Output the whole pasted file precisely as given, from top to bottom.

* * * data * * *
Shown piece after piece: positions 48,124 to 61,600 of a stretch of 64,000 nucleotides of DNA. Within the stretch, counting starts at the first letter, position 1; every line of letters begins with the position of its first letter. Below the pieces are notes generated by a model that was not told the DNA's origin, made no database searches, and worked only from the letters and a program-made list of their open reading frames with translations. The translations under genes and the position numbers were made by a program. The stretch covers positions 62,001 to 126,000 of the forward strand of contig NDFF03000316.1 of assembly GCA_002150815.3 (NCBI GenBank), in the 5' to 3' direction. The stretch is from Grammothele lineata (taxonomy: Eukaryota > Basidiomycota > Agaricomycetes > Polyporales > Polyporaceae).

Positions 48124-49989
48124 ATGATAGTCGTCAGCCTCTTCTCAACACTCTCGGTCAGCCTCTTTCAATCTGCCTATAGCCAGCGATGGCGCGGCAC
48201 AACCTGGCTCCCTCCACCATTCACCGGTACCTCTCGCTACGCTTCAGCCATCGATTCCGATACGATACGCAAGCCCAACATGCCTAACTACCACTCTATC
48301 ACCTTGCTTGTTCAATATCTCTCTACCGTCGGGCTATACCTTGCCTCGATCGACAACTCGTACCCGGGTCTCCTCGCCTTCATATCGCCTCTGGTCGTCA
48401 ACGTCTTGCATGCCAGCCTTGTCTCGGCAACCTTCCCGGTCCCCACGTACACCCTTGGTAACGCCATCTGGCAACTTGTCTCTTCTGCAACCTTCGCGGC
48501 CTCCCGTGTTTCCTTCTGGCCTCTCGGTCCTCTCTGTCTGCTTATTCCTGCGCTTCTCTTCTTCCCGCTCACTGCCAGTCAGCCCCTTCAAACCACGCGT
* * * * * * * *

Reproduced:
Shown piece after piece: positions 48,124 to 61,600 of a stretch of 64,000 nucleotides of DNA. Within the stretch, counting starts at the first letter, position 1; every line of letters begins with the position of its first letter. Below the pieces are notes generated by a model that was not told the DNA's origin, made no database searches, and worked only from the letters and a program-made list of their open reading frames with translations. The translations under genes and the position numbers were made by a program. The stretch covers positions 62,001 to 126,000 of the forward strand of contig NDFF03000316.1 of assembly GCA_002150815.3 (NCBI GenBank), in the 5' to 3' direction. The stretch is from Grammothele lineata (taxonomy: Eukaryota > Basidiomycota > Agaricomycetes > Polyporales > Polyporaceae).

Positions 48124-49989
48124 ATGATAGTCGTCAGCCTCTTCTCAACACTCTCGGTCAGCCTCTTTCAATCTGCCTATAGCCAGCGATGGCGCGGCAC
48201 AACCTGGCTCCCTCCACCATTCACCGGTACCTCTCGCTACGCTTCAGCCATCGATTCCGATACGATACGCAAGCCCAACATGCCTAACTACCACTCTATC
48301 ACCTTGCTTGTTCAATATCTCTCTACCGTCGGGCTATACCTTGCCTCGATCGACAACTCGTACCCGGGTCTCCTCGCCTTCATATCGCCTCTGGTCGTCA
48401 ACGTCTTGCATGCCAGCCTTGTCTCGGCAACCTTCCCGGTCCCCACGTACACCCTTGGTAACGCCATCTGGCAACTTGTCTCTTCTGCAACCTTCGCGGC
48501 CTCCCGTGTTTCCTTCTGGCCTCTCGGTCCTCTCTGTCTGCTTATTCCTGCGCTTCTCTTCTTCCCGCTCACTGCCAGTCAGCCCCTTCAAACCACGCGT